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chubito

Advanced Speaker, Crap Writer

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chubito

Hi,

 

I lived in China for a long time and have an advanced level of spoken Chinese. I have recently returned to University to study Chinese and have been put in an advanced class, but I am pretty crappy at writing. Basically, I am looking for some advice from people who have been in my situation and have a good system for learning characters. My reading isn't bad, I passed HSK 4, but I I always forget how to handwrite characters and have to intensively study before an exam or test to remember how to write.

 

I was thinking about using the Heisig system, but coming using Chinese keywords and stories, rather than English. Any advice? I could actually live without handwriting, but it is required for my course to write essays in Chinese for exams.

 

cheers for any input in advance

 

 

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889

I gather your problem isn't composing written Chinese, but remembering how to write the characters out. In which case my approach has always been just to take printed texts and write them out by longhand, for hours on end. Not sure there's any quick route to proficiency.

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Shelley

I might be considered old fashioned but I think you just have to write lots and lots.

 

Try Hanzi Grids, print out sheets of characters that you need to learn and write them lots. Have a look here https://www.hanzigrids.com/

 

Its worth the small price to go for the full version.

 

I think its best to practice with pen and paper to help with the "muscle memory" but if cost is not a problem then you could try Skritter it is very good for learning characters but IMHO doesn't replace pen and paper.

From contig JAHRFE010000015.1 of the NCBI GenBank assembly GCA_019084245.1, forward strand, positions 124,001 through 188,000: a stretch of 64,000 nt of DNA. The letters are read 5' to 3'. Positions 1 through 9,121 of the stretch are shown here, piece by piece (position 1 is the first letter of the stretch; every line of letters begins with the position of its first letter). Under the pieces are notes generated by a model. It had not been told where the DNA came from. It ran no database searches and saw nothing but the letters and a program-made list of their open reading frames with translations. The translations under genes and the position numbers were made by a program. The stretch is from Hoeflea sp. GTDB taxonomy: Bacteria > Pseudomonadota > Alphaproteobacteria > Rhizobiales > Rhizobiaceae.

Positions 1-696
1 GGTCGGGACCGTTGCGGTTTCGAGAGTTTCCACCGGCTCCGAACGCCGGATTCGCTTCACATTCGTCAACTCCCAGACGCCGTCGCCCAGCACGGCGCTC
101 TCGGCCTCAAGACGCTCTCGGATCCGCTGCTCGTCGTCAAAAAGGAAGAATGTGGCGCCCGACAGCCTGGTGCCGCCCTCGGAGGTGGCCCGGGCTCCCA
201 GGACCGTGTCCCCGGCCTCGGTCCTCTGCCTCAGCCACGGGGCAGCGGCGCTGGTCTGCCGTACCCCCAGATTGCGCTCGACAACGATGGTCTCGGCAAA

There are no shortcuts, write lots, use grids or copy out texts and try without guides as often as possible, carry paper and a pen and just randomly write characters while waiting for a bus or something.

 

 

Edit: P.S. I really dislike the Heisig method. It seems like an extra layer of complexity. Just concentrate on writing and memorising. As you write each character say out loud its sound and meaning to cement it to the character

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Angelina

So it is more of a handwriting problem and less of a composition problem?

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CathaySpecific

chubito,

You might also try this app to practice handwriting in a fun, interactive way.  Full disclosure, I developed this app for Android, based on my own experience learning to write, after achieving a basic level of conversational Mandarin.

 

https://www.facebook.com/TraseeChinese/

 

I started practicing writing over a dozen years ago, before apps & other electronic tools became commonly available.  I did a lot of paper & pen repetition, and built my own lists as I found that learning by association was a very effective way of studying.  My app also emphasizes word combinations rather than studying characters in isolation.

 

My approach retains the essence of writing by hand - it is based on hand-written templates of Chinese characters.  It encourages you to discover patterns - visual, phonetic, grammatical - that let you mentally group similar characters.  

 

 

4dots-logo.png

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Mouseneb

I tend to boil all of these types of problems down to:

"I'm bad at X."

"Do X more."